Clinical oral implants research vol:17 issue:1 pages:25-37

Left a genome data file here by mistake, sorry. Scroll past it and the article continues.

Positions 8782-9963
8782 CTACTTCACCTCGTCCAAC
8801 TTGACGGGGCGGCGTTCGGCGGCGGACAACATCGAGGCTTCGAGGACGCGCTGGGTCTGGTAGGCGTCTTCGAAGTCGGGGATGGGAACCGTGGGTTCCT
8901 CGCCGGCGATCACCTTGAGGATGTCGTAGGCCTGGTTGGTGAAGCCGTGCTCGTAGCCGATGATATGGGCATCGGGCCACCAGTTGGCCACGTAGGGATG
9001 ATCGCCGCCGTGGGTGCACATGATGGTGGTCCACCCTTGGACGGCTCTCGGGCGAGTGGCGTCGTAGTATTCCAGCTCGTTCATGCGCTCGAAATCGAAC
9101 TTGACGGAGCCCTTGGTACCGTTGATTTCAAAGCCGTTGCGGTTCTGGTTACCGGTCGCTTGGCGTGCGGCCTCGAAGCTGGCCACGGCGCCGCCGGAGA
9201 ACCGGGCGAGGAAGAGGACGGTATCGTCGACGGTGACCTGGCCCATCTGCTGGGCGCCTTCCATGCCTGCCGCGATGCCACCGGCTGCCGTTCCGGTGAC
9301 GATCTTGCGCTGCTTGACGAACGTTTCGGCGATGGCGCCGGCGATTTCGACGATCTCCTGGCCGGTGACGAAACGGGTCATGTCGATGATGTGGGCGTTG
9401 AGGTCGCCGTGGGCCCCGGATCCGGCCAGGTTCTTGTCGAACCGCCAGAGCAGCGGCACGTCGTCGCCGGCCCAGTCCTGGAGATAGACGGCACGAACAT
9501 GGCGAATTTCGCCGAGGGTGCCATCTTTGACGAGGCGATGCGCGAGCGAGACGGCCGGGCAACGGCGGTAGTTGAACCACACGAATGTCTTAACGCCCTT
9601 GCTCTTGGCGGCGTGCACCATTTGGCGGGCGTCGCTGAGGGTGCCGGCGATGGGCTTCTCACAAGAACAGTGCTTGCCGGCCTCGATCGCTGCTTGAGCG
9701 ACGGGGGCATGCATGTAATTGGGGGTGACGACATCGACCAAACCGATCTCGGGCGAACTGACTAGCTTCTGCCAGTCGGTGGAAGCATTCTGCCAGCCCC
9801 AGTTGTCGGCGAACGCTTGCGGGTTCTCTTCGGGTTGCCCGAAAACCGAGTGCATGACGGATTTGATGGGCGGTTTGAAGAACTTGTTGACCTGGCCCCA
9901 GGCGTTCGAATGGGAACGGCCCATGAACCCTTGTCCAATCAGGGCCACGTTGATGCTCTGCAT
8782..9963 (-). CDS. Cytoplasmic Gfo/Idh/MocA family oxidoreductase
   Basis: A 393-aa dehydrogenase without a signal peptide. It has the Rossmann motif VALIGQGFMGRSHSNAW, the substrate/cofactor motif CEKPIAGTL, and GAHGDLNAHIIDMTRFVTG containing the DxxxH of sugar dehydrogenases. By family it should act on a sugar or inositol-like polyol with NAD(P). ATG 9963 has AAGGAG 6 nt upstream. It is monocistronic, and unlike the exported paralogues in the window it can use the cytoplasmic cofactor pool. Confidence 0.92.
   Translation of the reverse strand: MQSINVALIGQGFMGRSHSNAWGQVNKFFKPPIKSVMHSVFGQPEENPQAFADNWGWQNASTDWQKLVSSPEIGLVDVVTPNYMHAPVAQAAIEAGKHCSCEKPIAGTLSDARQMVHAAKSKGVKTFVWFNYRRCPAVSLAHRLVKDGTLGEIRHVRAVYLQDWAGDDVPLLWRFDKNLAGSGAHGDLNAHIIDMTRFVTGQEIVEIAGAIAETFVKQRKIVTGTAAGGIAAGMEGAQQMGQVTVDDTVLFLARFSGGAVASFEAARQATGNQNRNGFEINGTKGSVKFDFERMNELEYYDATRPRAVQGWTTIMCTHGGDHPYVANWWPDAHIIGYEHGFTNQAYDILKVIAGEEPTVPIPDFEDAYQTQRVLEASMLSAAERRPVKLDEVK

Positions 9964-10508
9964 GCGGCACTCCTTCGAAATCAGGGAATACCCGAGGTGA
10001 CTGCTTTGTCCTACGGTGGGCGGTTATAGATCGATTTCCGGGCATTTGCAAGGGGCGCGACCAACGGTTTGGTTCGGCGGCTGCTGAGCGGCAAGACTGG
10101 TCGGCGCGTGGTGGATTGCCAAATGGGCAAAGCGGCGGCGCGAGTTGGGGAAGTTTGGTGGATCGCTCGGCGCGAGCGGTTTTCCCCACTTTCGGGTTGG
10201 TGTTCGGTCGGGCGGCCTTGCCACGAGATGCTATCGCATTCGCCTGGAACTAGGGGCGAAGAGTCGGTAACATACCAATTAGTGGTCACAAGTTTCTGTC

BACKGROUND: Periodontitis and peri-implantitis are linked to the presence of several key pathogens. The treatment of these infectious processes therefore involves the reduction/eradication of bacteria associated with periodontitis. METHODS: This prospective, split-mouth, single-blind study followed the colonization of 'pristine' sulci created in 42 partially edentulous patients during implant surgery (e.g. abutment connection). The hypothesis was that the composition of the maturing subgingival plaque in these 'fresh' peri-implant pockets would soon (within 2 weeks) be comparable to the subgingival microbiota of teeth with similar clinical parameters (reference sites), including the presence of bacteria associated with periodontitis. Per patient, four subgingival plaque samples were taken from shallow and medium pockets around implants (test sites), and teeth within the same quadrant (undisturbed microbiota as control sites), 1, 2, 4, 13, 26 and 78 weeks after abutment connection, respectively. The samples were analysed by either checkerboard DNA-DNA hybridization, or cultural techniques, or real-time polymerase chain reaction (PCR) for intra-subject comparisons (teeth vs. implant, for comparable probing depths). RESULTS: Checkerboard DNA-DNA hybridization and real-time PCR revealed a complex microbiota (including several pathogenic species) in the peri-implant pockets within 2 weeks after abutment connection. After 7 days, the detection frequency for most species (including the bacteria associated with periodontitis) was already nearly identical in samples from the fresh peri-implant pockets (5% and 20% of the microbiota belonging to red and orange complex, respectively) when compared with samples from the reference teeth. Afterwards (e.g. between weeks 2 and 13), the number of bacteria in peri-implant pockets only slightly increased (+/-0.1 log value), with minor changes in the relative proportions of bacteria associated with periodontitis (8% and 33% of the microbiota belonging to red and orange complex, respectively). Although small differences were seen between teeth and implants at week 2 with cultural techniques, a striking similarity in subgingival microbiota was found with this technique from month 3 on, with nearly identical detection frequencies for bacteria associated with periodontitis for both abutment types. CONCLUSIONS: This study indicates that the initial colonization of peri-implant pockets with bacteria associated with periodontitis occurs within 2 weeks.